Below, we have plotted the effective ionization potential Δ˜=Δ+e2F2/4mω2and the Keldysh parameter as a function of laser intensity in PMMA in Figure 2. The laser wavelength is assumed to be in the near infrared (λ = 800 nm). Besides the total ionization rate, contributions by tunneling and multiphoton ionization, respectively, are also shown. The dependence of the photoionization rate on the Keldysh parameter is also enlightening. This is illustrated in Figure 3. Similar curves for ultrafast laser ablation of PMMA using NUV (λ = 400 nm) are presented in Figures 4 and 5.

Figure 4.

Photonionization rates and Keldysh parameter are plotted as a function of laser intensity for NUV (λ = 400 nm) laser ablation of PMMA.

Figure 5.

Photonionization rates are plotted as a function of the Keldysh parameter for NUV (λ =400 nm) ultrafast laser ablation of PMMA.

The solid blue lines in Figures 25 correspond to the photoionization rate of PMMA calculated using Eq. (1). The full expression of Keldysh formula (Eq. 1) take into account both tunneling and multiphoton ionization processes. The dashed black line and dotted red line represent the tunneling ionization and multiphoton ionization rates determined from Eqs. (4) and (5), respectively. When the Keldysh parameter, γ ≈1.5, tunneling and multiphoton ionization rates overlap each other for PMMA irradiated with either NIR (800 nm) or NUV (400 nm) beams. We defined this overlapping region as an intermediate regime. To predict the ionization rate in the intermediate regime, we assume the process resembles that of tunneling ionization. The ionization rate depends on the instantaneous field amplitude, FL(t), which is given by [22]:

ϖ(t)=4Ip5/21FL(t,φ)exp(23Ip3/21FL(t,φ))E6

In order to understand the phase dependence of observed dual-color laser ablation phenomena, we proceed as follows: assume that the irradiating laser consists of beams at two commensurate laser frequencies, i.e., the fundamental (ω) laser beam and its second harmonic (2ω). The dual-color laser field F(t) can then be written as

FL(t,φ)=Fωe2ln2t2/τ2cosωt+F2ωe2ln2t2/τ2cos(2ωt+φ)E7

where Fω and F2ω are the envelope function of the fundamental and second-harmonic laser fields, respectively; ϕ is the relative phase of the second-harmonic (2ω) beam with respect to that of the fundamental (ω) beam.

The Keldysh model above can be used to describe the photoionization phenomenon due to either the multiphoton or tunneling route. Typically, the Keldysh parameter is defined by the square root of the ratio of ionization potential and twice the ponderomotive potential of the laser pulse. Some researchers also define it as the ratio of tunneling frequency to the laser frequency [33]. In the original derivation, the Keldysh parameter was used to describe the phenomenon of an electron tunneling through a barrier created by the optical field. The tunneling time or the inverse of the tunneling frequency is determined by the mean free time of the electron passing through a barrier width l.

ltunneling=Ip/eFL(t,φ)E8

where Ip is the ionization potential, e is the electron charge and FL(t,ϕ) is the electric field of the incident laser. The average velocity of an electron can be written as,

<v>=2Ipme,E9

where me is the mass of an electron. By combining Eqs. (8) and (9), the tunneling time is given by

ttunneling(t,φ)=l<v>=Ipme2eFL(t,φ)=1νtunneling(t,φ)E10

Tunneling can occur if the mean tunneling time, which is given by Eq. (10), is less than half the period of the laser. Taking this into account, we modify the Keldysh parameter,γ as appropriate for this study as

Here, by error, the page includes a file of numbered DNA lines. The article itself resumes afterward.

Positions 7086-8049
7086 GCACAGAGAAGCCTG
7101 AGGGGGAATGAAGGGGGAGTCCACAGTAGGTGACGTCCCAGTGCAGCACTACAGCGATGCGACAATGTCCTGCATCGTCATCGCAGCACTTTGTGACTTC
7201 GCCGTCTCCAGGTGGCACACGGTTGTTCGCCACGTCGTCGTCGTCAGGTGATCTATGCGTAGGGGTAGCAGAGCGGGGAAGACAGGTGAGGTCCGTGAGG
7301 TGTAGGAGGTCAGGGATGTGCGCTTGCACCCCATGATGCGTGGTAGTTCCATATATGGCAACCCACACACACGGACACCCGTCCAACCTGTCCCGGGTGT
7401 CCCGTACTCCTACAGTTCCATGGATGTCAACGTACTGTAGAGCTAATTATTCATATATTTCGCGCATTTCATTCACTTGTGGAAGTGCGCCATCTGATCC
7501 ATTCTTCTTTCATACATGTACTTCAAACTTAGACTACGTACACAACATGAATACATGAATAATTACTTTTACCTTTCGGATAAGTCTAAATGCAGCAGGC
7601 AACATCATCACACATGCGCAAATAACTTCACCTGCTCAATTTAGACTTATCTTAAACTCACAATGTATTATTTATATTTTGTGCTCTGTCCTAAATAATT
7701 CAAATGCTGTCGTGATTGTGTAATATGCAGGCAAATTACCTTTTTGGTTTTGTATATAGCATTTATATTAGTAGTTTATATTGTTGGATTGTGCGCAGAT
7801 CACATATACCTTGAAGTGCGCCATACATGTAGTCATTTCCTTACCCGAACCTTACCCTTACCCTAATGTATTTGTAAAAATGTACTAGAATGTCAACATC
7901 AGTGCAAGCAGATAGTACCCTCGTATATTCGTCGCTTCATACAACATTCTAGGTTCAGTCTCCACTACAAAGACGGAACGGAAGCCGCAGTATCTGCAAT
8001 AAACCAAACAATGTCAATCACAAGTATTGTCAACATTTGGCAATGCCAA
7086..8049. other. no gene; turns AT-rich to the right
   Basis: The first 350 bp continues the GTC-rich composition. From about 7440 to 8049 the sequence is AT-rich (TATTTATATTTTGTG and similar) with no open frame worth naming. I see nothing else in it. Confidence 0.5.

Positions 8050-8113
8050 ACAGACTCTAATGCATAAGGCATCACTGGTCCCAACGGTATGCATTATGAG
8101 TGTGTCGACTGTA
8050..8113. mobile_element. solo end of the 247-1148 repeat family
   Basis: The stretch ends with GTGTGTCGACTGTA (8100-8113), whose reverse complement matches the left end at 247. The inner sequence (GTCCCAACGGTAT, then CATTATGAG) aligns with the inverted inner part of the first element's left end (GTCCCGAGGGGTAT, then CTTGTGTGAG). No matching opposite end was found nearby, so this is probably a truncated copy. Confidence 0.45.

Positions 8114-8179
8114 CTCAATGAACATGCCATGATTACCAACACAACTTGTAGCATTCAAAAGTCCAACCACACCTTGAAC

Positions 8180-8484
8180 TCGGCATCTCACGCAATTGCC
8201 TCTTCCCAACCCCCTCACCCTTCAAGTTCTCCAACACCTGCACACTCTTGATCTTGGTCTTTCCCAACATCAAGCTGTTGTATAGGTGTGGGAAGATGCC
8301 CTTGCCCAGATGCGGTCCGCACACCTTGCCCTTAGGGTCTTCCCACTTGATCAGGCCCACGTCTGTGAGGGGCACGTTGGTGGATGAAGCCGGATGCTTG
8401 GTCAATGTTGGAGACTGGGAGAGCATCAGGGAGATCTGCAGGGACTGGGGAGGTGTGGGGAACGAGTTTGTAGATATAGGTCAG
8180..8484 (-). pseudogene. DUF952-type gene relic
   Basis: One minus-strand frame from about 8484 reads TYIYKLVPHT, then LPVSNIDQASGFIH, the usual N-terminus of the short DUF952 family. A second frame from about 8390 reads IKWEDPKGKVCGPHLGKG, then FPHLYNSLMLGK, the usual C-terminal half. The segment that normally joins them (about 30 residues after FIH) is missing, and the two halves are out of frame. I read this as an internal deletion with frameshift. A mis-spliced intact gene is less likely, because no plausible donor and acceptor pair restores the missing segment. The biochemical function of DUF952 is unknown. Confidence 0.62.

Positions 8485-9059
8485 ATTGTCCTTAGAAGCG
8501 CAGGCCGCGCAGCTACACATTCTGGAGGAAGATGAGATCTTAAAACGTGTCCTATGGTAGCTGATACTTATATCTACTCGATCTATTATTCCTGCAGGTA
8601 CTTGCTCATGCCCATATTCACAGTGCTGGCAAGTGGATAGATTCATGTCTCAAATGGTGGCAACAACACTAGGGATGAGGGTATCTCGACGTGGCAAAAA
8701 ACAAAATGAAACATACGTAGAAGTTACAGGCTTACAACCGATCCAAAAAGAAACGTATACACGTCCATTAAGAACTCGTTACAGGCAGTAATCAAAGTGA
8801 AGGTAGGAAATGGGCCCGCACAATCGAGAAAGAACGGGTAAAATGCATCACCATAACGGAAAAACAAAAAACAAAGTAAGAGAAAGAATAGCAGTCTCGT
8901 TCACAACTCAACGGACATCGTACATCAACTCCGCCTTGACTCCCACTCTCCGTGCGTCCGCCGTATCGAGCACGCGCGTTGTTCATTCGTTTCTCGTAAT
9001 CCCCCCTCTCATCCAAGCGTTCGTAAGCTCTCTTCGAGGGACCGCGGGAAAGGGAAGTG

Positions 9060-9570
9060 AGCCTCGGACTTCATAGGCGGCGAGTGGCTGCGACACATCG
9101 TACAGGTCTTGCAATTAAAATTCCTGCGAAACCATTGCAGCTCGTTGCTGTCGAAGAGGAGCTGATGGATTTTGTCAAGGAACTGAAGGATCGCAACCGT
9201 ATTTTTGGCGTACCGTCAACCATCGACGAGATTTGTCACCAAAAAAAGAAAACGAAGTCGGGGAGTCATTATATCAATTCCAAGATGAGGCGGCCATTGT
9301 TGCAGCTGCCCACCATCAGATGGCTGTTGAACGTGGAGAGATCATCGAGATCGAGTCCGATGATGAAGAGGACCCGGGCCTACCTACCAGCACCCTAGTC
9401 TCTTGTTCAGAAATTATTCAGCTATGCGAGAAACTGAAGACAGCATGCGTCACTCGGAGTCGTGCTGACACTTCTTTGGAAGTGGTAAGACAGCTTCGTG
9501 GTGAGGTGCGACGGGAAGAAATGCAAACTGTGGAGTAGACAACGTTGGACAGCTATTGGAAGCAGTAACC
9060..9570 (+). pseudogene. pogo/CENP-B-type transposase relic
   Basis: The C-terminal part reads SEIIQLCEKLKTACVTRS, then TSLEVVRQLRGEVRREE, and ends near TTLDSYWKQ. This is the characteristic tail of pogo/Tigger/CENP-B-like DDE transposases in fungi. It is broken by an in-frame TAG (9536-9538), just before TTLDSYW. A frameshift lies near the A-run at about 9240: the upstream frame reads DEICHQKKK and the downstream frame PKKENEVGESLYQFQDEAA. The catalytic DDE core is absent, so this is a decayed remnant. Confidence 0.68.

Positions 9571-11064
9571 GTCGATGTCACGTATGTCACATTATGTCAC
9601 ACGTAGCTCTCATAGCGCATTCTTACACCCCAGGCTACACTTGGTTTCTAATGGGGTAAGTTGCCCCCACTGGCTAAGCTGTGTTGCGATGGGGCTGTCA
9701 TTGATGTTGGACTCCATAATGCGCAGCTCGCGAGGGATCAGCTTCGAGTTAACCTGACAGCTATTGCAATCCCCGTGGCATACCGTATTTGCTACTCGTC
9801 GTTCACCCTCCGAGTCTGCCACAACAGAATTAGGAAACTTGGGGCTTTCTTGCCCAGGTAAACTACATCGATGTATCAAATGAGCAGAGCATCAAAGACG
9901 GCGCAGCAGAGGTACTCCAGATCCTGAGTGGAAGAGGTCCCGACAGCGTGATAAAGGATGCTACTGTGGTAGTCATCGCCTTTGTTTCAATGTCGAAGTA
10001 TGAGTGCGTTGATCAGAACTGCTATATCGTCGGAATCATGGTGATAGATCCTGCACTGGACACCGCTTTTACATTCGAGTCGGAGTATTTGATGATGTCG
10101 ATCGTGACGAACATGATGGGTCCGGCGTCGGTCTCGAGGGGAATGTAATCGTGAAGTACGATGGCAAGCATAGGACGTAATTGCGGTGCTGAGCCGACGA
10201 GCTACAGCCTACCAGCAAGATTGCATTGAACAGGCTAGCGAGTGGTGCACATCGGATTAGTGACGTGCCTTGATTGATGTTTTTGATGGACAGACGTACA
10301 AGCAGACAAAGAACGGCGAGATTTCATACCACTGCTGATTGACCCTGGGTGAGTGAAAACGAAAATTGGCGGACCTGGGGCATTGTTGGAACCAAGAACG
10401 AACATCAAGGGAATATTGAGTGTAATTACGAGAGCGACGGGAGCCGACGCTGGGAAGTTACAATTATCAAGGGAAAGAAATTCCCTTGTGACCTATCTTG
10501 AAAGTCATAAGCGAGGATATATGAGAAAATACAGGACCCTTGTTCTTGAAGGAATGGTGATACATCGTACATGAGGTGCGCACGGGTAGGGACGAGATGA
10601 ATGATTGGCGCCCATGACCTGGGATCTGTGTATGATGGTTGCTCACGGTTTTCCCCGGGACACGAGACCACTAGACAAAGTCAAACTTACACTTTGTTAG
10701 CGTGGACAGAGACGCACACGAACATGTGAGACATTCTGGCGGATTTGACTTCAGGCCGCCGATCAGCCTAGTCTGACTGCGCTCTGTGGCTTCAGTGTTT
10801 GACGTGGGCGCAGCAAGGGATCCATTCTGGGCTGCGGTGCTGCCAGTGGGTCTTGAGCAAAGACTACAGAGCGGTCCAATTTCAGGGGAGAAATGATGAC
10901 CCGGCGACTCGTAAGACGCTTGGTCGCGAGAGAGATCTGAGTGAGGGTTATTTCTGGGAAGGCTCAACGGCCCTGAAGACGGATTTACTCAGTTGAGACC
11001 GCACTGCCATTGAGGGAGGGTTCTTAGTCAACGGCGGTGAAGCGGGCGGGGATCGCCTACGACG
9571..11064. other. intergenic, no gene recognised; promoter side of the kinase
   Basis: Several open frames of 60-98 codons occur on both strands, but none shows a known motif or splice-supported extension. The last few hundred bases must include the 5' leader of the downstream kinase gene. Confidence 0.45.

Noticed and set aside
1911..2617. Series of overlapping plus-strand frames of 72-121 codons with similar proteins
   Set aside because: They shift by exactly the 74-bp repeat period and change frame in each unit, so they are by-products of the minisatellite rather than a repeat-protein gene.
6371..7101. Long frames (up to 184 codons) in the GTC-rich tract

γ=2ttunnelingtlaser=ltunnelingllaser=νlaser2IpmeeFL(t,φ)E11

where tlaser is the period of laser, llaser is the mean distance that an electron moves during half of period tlaser at a mean velocity of <v>, and vlaser is the laser frequency. When the Keldysh parameter γ has relative phase dependence at dual-color synthesized waveform condition, the ionization rate can be calculated after we determine the effective frequency of the dual-color laser pulse.

For the purpose of defining the envelope equation for single-cycle pulse of the synthesized waveform, we express the complex electric field as [34]

E(t)=E˜a(t)eiω0't+iψ+c.c.=E˜(t)+c.c.=12π0E˜(ω)eiωtdω+c.c.,E12

where ω0 is the effective carrier frequency denoted as

ω0=0ω|E(ω)|2dω0|E(ω)|2dωE13

In Eqs. (12) and (13), E(ω) is the Fourier transform of E(t) and ψ is the imaginary part of the complex envelope. Substituting the effective carrier frequency into Eq. (1), we can plot the photoionization rate as a function of laser intensity and the relative phase between the fundamental (ω) and second-harmonic (2ω) beams in our experiment, which is shown in Figure 6.

According to Figure 6, the ionization rate is predicted to be dependent on the relative phase of the fundamental (800 nm) and second-harmonic (400 nm) beams. Further, the modulation of ionization rate is more pronounced at higher laser intensities.

Figure 6.

The total ionization rate versus laser intensity and relative phase of fundamental (ω) and second-harmonic (2ω) laser beams.

Recall that ablation by a laser with low and high intensities would fall into the regimes governed by multiphoton and tunneling ionization mechanisms, respectively. Conventionally, tunneling ionization corresponds to a regime in which the Keldysh parameter γ << 1. In this limit, the strength of the field is more than the value necessary to overcome the barrier. For a weaker field such that the Keldysh parameter γ >> 1, the main mechanism for ionization is due to the multiphoton ionization. In this regime, the electric filed strength is below the value that required for overcoming the barrier. In order to calculate the Keldysh parameter for the dual-color case, we need to define the period of the laser tlaser. It can be easily shown that the period of dual-color synthesized waveform by NIR (800 nm) and NUV (400 nm) beams is essentially that of the period of fundamental (ω) beam. Therefore, Eqs. (1) and (11) can be combined to determine the ionization rate as shown in Figure 6.